"For all intents and purposes, we are consolidated [the final transition was April 1]. We have people that are going to stay with us through the end of April because we’d like them to have the opportunity at our cruise3sixty to have a final interaction with people they’ve known and worked with for years.
Some of the folks [formerly in the Fort Lauderdale office] will also still be helping us with training and other functions."
What’s your vision for CLIA? Where should it be in five years?
"It’s so hard for anyone – given the pace of change – to get too specific, but what’s exciting is that the mission for CLIA can remain very, very consistent. It’s how we deliver it that will be different [in the future].
I believe that our vision, our mission, is that we want more people...we want to support the cruise industry. For me it is by creating awareness, education and advocating. On the other side, it’s helping put people on cruises by helping agents be more successful.
It’s connecting with the cruise lines to provide them with feedback from the community. It’s working with consumers and bringing that group together. It’s raising the level of professionalism of the agents.
Yet, I also believe the big, big opportunity that CLIA has – and it’s our responsibility -- is to help build the pipeline of new talent into the industry."
What does it take to achieve that pipeline of new talent?
"How do we work with colleges and universities to ensure that? Through educational opportunities and awareness of professional career opportunities, we’re helping to refresh that pipeline of talent into the industry.
To me none of that really changes [whether it's today or five years from now]. It’s the 'how we do it' that will always evolve. It’s about how we incorporate digital and social media, face-to-face, partnerships with different universities and partnerships with associations. To me, that’s what will always continue to evolve.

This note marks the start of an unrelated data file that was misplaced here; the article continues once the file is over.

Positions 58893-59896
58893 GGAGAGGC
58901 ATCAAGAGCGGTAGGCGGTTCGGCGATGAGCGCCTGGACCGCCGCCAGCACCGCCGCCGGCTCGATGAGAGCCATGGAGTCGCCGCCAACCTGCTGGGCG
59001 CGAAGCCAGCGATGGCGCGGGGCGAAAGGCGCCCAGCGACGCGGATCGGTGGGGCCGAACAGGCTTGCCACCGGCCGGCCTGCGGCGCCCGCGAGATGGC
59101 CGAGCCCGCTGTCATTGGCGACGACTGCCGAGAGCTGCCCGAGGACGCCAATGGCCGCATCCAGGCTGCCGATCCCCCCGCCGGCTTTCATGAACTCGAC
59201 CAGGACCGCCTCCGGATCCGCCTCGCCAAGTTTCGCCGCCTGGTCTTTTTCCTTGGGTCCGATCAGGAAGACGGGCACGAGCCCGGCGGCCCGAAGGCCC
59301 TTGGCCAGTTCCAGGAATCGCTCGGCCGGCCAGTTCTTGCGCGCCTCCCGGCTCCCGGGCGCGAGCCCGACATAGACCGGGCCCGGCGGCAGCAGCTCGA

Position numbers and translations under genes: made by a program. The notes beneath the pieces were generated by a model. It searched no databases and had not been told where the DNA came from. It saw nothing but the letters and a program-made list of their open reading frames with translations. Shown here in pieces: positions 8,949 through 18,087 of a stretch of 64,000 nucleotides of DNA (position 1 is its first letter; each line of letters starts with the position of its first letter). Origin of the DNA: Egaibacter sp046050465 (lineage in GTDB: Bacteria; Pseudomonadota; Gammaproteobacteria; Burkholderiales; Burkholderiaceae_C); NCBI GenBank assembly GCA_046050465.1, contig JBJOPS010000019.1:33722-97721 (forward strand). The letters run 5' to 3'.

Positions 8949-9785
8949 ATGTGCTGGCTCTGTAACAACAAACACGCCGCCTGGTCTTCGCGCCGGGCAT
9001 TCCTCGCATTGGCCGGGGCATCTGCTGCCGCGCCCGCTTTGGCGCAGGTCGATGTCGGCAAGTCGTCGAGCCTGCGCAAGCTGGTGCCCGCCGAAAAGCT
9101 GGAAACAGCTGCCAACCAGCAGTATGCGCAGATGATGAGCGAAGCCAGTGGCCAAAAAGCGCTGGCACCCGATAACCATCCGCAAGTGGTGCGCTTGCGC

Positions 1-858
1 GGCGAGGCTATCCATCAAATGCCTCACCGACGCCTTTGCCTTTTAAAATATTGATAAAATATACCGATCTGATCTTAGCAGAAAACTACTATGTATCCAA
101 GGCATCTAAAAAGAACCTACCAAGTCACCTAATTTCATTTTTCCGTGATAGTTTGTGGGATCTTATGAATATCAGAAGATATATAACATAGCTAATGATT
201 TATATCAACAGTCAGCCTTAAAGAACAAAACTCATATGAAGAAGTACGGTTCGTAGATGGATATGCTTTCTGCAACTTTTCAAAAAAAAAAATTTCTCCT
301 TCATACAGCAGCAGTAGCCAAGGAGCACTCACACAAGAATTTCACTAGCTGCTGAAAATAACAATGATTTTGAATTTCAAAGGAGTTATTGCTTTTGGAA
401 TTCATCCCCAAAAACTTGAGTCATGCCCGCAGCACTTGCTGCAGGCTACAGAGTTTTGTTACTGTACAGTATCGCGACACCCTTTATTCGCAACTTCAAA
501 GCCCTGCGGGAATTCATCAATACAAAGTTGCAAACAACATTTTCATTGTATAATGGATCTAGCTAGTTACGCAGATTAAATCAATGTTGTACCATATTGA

The [need for new talent] isn’t unique to the travel agent industry. When I talk about [my background] coming from Meeting Professionals International, I would say there are more similarities than there are differences in our community. And that’s the struggle that most of these groups face.
As an association, we need to look at the value proposition that we deliver to all of our constituents, because candidly people pay to be a member of our club. We need to assure we are delivering value as the times and the landscape change."
CLIA has become a much more global organization over the past two years. Where do you go from here?
"I don’t think we can overstate the value that Christine made over the last few years to create that global framework and establishing ‘one industry, one voice.’ And other segments of our industry are still trying to achieve that.
Where we are right now? The framework has been built. The organization is in place. As with any global organization, we need to continue to evolve, invest in that and make sure that as we operate, we [also achieve a balance]. We need to be a global organization when it makes sense, but also allow for market flexibility as it’s appropriate.
You never want to lose sensitivities or the nuances to the local market. So it is that balancing act of trying to create the greater value where it is appropriate -- to be global but also to recognize you need flexibility."
Stay tuned to www.travelagentcentral.com for more of our discussions with both D'Aoust and Sylvia in upcoming stories this month.